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London – British police arrested two more people Friday in connection with the deaths of 39 others found in the back of a container truck in southeastern England as the investigation into one of the country’s worst human smuggling cases geared up.

Police said the man and the woman, both 38 and from Warrington, a town in northwestern England, were arrested on suspicion of manslaughter and conspiracy to traffic people. The 25-year-old driver of the truck remains in custody on suspicion of murder.

The new arrests came as police began the grim process of conducting post-mortem examinations of the dead. The remains of 11 people from the truck were transported by ambulance from the Port of Tilbury under police escort on Thursday.

Essex Police said 31 men and eight women were found dead in the truck early Wednesday at an industrial park in Grays, a town 25 miles (40 kilometers) east of London.

Although U.K. police said they believed the dead were Chinese citizens, Chinese officials told reporters in Beijing that the nationalities and identities of the victims had not yet been confirmed.

Chinese Foreign Ministry spokeswoman Hua Chunying said China was working in cooperation with local authorities.

“No matter where these victims come from, this is a great tragedy which drew the attention of the international community to the issue of illegal immigration,” she said. “The international community should further strengthen cooperation in this area, strengthen sharing of information and intelligence … to prevent such tragedies from happening again.”

Hua said Chinese authorities were also seeking information from police in Belgium, since the shipping container in which the bodies were found was sent to England from the Belgian port of Zeebrugge.

Human smuggling from China is believed to have fallen drastically in recent years amid the country’s rapidly growing domestic economy. However, some Chinese, particularly those with lesser education, continue to be drawn to Europe and North America by the promise of much higher wages than they can earn at home, despite the considerable risks involved.

Parts of China, especially the southeastern province of Fujian, have long histories of sending migrants abroad.

The issue is a difficult one for China’s ruling Communist Party, which is intensely sensitive about China’s international image and has staked much of its legitimacy to rule on improving living standards for the bulk of China’s 1.4 billion people.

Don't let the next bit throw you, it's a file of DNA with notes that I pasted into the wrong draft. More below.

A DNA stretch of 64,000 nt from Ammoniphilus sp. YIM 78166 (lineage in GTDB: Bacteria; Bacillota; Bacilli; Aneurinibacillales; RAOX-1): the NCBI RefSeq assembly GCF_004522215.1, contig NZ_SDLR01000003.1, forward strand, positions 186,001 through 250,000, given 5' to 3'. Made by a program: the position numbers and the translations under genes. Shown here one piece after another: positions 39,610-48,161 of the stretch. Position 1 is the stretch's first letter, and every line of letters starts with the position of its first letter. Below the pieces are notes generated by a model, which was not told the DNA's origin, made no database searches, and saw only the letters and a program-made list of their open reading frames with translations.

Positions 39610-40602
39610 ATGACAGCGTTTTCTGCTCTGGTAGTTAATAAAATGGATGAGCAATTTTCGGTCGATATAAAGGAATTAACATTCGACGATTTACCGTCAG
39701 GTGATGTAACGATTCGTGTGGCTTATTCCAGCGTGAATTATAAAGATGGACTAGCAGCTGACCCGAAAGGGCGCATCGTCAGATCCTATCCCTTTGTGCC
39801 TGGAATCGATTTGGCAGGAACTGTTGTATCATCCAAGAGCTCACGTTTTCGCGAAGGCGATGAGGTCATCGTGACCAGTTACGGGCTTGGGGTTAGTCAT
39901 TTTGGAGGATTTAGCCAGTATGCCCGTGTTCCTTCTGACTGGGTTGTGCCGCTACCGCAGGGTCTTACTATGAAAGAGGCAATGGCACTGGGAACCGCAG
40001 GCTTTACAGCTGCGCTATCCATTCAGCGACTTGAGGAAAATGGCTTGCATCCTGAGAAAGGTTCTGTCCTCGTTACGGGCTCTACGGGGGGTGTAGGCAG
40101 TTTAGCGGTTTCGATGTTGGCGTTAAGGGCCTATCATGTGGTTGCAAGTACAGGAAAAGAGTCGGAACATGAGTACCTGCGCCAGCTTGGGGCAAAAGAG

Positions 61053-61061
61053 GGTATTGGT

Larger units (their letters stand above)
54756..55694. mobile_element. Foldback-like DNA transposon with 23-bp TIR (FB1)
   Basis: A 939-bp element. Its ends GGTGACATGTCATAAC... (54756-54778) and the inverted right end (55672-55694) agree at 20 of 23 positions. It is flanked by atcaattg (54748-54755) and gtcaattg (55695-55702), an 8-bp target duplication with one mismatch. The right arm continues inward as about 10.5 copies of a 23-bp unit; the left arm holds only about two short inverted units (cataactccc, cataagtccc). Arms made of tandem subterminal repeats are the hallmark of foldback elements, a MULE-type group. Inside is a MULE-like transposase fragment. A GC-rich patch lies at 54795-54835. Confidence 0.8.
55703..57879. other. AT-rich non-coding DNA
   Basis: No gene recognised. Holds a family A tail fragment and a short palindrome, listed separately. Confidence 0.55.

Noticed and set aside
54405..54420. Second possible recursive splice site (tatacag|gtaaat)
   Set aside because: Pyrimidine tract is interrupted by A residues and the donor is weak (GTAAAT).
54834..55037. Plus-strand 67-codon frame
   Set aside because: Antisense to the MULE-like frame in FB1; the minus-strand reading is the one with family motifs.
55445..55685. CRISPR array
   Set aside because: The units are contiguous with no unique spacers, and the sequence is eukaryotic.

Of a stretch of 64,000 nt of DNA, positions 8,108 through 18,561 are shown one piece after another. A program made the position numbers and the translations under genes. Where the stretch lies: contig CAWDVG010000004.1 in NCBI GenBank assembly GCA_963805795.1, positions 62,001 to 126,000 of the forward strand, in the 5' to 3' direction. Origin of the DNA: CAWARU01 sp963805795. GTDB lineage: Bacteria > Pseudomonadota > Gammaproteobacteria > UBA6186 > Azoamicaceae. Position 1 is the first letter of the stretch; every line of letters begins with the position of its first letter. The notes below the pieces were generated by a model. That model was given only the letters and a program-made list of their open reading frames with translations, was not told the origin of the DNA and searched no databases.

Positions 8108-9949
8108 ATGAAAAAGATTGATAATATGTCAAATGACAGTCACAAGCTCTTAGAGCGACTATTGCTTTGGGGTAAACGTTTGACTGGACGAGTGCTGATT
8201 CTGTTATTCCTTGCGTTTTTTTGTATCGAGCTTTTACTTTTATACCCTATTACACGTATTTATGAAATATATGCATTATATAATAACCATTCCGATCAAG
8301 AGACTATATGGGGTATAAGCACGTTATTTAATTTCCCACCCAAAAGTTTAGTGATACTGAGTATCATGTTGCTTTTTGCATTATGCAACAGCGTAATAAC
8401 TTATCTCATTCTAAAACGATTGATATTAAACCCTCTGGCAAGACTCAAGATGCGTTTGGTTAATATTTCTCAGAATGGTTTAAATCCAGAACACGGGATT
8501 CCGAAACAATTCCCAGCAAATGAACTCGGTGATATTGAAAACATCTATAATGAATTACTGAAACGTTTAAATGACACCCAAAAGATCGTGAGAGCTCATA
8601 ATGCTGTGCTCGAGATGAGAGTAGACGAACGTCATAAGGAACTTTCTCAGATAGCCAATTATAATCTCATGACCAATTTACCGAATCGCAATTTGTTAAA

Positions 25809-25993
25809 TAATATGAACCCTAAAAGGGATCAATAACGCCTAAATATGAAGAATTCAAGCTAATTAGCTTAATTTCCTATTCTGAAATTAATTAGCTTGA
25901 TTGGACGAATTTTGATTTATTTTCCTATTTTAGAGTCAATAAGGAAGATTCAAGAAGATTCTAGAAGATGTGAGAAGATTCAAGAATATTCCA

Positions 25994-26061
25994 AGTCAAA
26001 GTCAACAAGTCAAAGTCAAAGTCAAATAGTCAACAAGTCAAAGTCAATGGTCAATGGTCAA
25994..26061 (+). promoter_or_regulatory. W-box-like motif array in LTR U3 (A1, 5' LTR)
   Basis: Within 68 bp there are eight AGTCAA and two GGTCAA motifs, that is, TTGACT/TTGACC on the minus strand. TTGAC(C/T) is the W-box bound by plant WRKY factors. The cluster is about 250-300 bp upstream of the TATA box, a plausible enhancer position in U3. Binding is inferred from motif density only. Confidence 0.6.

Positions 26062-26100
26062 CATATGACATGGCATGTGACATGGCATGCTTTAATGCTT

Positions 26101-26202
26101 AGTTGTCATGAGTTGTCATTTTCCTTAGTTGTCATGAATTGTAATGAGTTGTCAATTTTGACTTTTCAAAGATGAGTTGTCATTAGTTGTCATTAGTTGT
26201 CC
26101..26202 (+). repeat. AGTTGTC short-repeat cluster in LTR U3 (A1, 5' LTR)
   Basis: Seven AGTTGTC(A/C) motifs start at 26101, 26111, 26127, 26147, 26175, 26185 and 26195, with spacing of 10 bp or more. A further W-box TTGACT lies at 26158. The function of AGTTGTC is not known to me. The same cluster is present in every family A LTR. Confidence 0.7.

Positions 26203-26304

In an editorial Friday, the party newspaper Global Times said authorities in Britain and elsewhere hadn’t done enough to crack down on people smuggling.

“Such a serious humanitarian disaster occurred under the eyes of the British and Europeans,” the newspaper said. “Britain and the related European countries have not met their responsibility for protecting these people from dying in such a manner.”

British police believe the truck and container took separate journeys before ending up at the industrial park. They say the container traveled by ferry from Zeebrugge to Purfleet, England, where it arrived early Wednesday and was picked up by the truck driver and driven the few miles to Grays.

The truck cab, which is registered in Bulgaria to a company owned by an Irish woman, is believed to have traveled from Northern Ireland to Dublin, where it caught a ferry to Wales, then drove across Britain to pick up the container.

Global Trailer Rentals Ltd told Ireland’s national broadcaster RTE the trailer it owns was leased Oct. 15 in County Monaghan, in Ireland, at a rate of 275 euros ($299) per week. The Dublin-based company said it will make the data from its tracking system available to investigators.

The company’s directors told RTE it was “shell-shocked” at the news.

Groups of migrants have repeatedly landed on English shores using small boats to make the risky Channel crossing, and migrants are sometimes found in the back of cars and trucks that disembark from the massive ferries that link France and England.

But Wednesday’s macabre find in an industrial park was a reminder that criminal gangs are still profiting from large-scale trafficking.

The tragedy recalls the deaths of 58 Chinese migrants who suffocated in a truck in Dover, England, in 2000 after a perilous, months-long journey from China’s southern Fujian province. They were found stowed with a cargo of tomatoes after a ferry ride from Zeebrugge, the same Belgian port that featured in the latest tragedy.

In February 2004, 21 Chinese migrants – also from Fujian – who were working as cockle-pickers in Britain drowned when they were caught by treacherous tides in Morecambe Bay in northwest England.

Bodeen reported from Beijing. Raf Casert in Brussels and Shanshan Wang in Beijing contributed.

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